Panel Cyber Security and Privacy without Carrie Waggoner

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  • Current LandscapeFaxes – slow inconvenient and expensiveElectronic communication – not secureMeaningful Use stages demand something betterDirectTrust.org – endorsed by the ONC on May 24, 2013http://www.healthit.gov/buzz-blog/electronic-health-and-medical-records/directtrust-builds-transparency-confidence-direct-exchange/
  • Simple – Messages are containers of health information, connects through universal addressing using simple push of informationSecure – Encryption and express trust relationship, users can verify the message is complete and free from tamperingScalable - Security agents are responsible for providing servicesStandards – SMTP-based secure emails that comply with RFC5322
  • Panel Cyber Security and Privacy without Carrie Waggoner

    1. 1. Security & Privacy Panel Moderator: Jeff Livesay MiHIN Associate Director
    2. 2. Security – by the numbers - redux • Same as last year: I say a number and the person who guesses what the number refers to receives a door prize…. 43 39 33 18 This year‟s numbers are:
    3. 3. The percentage of ALL 2011 security breaches in ALL industries globally that began in healthcare 43 Source: Symantec 2012
    4. 4. The percentage of healthcare security breaches that begin in practices of size 1-10 providers 39 Source: HITRUST U.S. Healthcare Data Breach Trends Dec 2012
    5. 5. $1.50 per CC# (PCI) $3 per SS# (PII) $50 per medical record (PHI) Source: Digital Health Conference Panel, NYC 2012 33 The Black Market value ratio of Personal Health Information (PHI) to Personal Credit Information (PCI)
    6. 6. • The number of prioritized recommendations made in the Cyber-Security White Paper to: • Michigan‟s Health Information Technology Commission in February 2013 • Governor Snyder‟s Cyber Initiative Task Force in March 2013 18 MiHIN White Paper Half of these recommendations already have efforts underway in Michigan
    7. 7. Why are Security and Privacy so important in healthcare? Ensuring the Security of Electronic Health Records: http://www.youtube.com/watch?feature=player _embedded&v=BxSFS9faxI4#
    8. 8. Introducing today‟s panelists • Dan Lohrmann, Michigan Chief Security Officer, Deputy Director, Michigan Dept. of Technology, Management & Budget Cybersecurity & Infrastructure Protection • Brian Seggie, Chief Security Officer, MiHIN • Carrie Waggoner: Privacy Specialist, Office of Legal Affairs, Michigan Dept. of Community Health • Allan Foster, President, Kantara Initiative; Community VP, ForgeRock • Jeremy Rowley, Associate General Counsel, Digicert
    9. 9. Use of material by permission only. Michigan Department of Technology, Management & Budget Healthcare Information Protecting Your Data Dan Lohrmann, Michigan Chief Security Officer June 6, 2013
    10. 10. Use of material by permission only. Global Cyber Threats . . . 10
    11. 11. Use of material by permission only. DHS Open Source Report (www.dhs.gov/national-infrastructure-protection-plan) 11
    12. 12. Use of material by permission only. For Example . . . 12
    13. 13. Use of material by permission only. New Targets
    14. 14. Use of material by permission only. Healthcare Information – Insider Threat Louisiana . . . 7 Arrested for creating fake IDs using patient information Florida . . . ER Clerk accessed records to sell for profit Texas . . . State employee used immunization information to apply for credit cards Source: Health Info Security January 2013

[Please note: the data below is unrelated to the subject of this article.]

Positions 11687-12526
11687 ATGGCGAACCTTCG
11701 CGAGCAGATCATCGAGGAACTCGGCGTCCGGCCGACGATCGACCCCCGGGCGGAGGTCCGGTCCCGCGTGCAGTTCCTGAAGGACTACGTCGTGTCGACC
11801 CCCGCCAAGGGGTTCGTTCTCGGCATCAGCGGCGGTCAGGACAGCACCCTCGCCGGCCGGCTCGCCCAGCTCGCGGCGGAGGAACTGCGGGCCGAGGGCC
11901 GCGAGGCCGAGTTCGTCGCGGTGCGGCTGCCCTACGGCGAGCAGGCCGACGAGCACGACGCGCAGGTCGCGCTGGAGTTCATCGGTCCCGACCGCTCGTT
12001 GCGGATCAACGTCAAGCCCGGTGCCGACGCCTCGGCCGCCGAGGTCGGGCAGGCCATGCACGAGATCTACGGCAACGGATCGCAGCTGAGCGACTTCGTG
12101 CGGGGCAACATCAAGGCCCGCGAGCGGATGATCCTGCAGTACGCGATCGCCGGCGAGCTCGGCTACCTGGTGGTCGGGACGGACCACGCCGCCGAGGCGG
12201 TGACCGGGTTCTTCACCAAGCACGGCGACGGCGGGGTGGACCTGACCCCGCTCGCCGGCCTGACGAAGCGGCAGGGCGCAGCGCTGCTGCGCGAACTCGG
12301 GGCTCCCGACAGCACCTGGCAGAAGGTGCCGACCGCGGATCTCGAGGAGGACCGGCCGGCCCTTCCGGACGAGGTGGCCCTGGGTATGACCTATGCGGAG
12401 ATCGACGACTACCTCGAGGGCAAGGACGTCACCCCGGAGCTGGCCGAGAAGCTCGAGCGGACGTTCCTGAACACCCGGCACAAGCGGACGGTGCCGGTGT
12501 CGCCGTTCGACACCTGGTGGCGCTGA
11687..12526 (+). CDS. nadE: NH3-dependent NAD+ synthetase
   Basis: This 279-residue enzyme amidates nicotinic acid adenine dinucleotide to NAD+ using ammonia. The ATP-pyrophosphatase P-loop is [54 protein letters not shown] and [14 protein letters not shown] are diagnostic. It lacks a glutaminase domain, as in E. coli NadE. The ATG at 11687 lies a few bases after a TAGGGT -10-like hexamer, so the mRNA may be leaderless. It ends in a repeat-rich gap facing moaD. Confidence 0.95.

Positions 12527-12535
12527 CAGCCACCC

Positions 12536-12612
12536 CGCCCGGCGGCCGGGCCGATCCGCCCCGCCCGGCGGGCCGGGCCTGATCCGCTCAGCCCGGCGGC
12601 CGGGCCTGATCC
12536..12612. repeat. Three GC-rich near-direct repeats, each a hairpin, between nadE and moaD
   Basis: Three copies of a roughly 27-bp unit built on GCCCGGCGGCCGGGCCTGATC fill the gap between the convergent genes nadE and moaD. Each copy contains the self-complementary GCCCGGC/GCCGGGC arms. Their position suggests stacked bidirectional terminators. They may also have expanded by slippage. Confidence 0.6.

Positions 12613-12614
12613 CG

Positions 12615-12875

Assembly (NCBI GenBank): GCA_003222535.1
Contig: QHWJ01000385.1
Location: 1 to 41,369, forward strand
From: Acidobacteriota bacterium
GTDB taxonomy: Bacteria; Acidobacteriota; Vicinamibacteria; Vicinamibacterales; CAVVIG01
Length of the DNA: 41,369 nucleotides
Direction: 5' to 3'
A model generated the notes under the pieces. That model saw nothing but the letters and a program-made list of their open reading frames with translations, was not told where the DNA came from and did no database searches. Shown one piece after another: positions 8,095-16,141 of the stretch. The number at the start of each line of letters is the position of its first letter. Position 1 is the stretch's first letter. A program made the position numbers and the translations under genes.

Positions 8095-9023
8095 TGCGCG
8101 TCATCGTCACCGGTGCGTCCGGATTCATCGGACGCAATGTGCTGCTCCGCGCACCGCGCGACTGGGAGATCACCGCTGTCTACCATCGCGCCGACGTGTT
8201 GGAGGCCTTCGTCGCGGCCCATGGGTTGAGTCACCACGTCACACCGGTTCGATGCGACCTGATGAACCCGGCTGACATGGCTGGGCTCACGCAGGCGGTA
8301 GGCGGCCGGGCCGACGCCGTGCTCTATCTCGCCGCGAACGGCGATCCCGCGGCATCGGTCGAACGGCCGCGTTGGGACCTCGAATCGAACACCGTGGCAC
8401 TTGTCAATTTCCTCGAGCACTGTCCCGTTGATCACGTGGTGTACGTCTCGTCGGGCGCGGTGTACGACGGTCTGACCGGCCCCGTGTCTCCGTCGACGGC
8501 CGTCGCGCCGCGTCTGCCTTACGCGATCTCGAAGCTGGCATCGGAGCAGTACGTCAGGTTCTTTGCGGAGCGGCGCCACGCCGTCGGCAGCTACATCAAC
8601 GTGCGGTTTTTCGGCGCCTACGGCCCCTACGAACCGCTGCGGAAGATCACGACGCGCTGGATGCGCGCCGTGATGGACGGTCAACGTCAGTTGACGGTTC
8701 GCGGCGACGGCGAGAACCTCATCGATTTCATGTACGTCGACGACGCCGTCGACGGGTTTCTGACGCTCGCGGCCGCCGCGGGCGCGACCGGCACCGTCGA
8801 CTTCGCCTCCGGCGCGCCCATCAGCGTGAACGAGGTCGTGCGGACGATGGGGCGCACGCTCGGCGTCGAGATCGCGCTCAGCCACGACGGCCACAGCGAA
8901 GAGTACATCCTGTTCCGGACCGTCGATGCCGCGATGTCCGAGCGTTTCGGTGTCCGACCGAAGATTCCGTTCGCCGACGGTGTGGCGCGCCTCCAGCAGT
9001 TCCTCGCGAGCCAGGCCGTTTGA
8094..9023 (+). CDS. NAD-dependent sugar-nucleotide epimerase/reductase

15. 15. Use of material by permission only. 4 Critical Errors #1 – Presuming that HIPAA Compliance is Security #2 – Basing Security on Systems Rather than the Critical Data #3 – Ineffective Awareness Program #4 – Failure to Control Access to Information Source: IT World, June 2009
    16. 16. Use of material by permission only. Top 3 Threats to Healthcare Security #1 – Malware: Computers need to be hardened with appropriate security configurations. Anti-virus and anti- spyware are not enough! #2 – Automatic Log-off: Workers leave workstations without logging off, often in public areas. Automated log-off procedure a must! #3 – Removable Media: USB devices enable removal of sensitive information with the click of a mouse. Know what’s on your network! Source: Information Management Magazine Feb 2006
    17. 17. Trust Frameworks: Our communities shape the future of Digital Identity Allan Foster (ForgeRock), Board of Trustee President MiNIH 2013
    18. 18. 18 Kantara Initiative: Overview Values Kantara Initiative - Trust Frameworks: A Global Context Organizations, Industry and Governments join Kantara because we value: • Trust Operating Accreditation, Approval and Certification programs • Privacy Developing privacy respecting solutions. • Security Developing high security solutions and practices • Community Bridging technology and policy requirements Trustees: Trustees At Large: • Government of Canada • Terena
    19. 19. 19 Kantara Initiative: Overview Federation, Compliance, and Interoperability Kantara Initiative - Trust Frameworks: A Global Context Members join Kantara because we build trust and harmonization by developing compliance criteria based on requirements of end-users, relying parties and identity providers. Organizations become APPROVED because we operate compliance programs for multiple solutions that fit a variety of requirements and jurisdictions. Kantara Builds Bridges *Non-Profit 501c6
    20. 20. 20 Kantara Initiative: Review Landscape Kantara Initiative - Trust Frameworks: A Global Context Healthcare organizations join Kantara to leverage our community and Approval services (NIST, ICAM , etc) to advance their organizational goals. • Healthcare provider‟s identity is tied to each clinical and administrative system they use. • Single sign-on solutions exist for some large organizations. These solutions do not necessarily scale beyond the walls of the organization. • „Extended‟ environment, point-to-point integration and agreements must exist between organizations in order to provide system access to individuals. • Traditional fee-for-service healthcare delivery had little or no need for a nation wide interoperable, federated identity ecosystem. • Incentive models are changing with the advent of Accountable Care Organizations and Community-based healthcare delivery.
    21. 21. 21 Kantara Initiative: Overview What does a Trust Framework look like? Kantara Initiative - Trust Frameworks: A Global Context Trust Input Requirements in to Kantara Kantara and end-user stakeholders develop criteria for assessment Kantara Accredited Assessors perform assessments Relying Parties & End-Users Criteria for IdP / CSP Assessment to verify Trust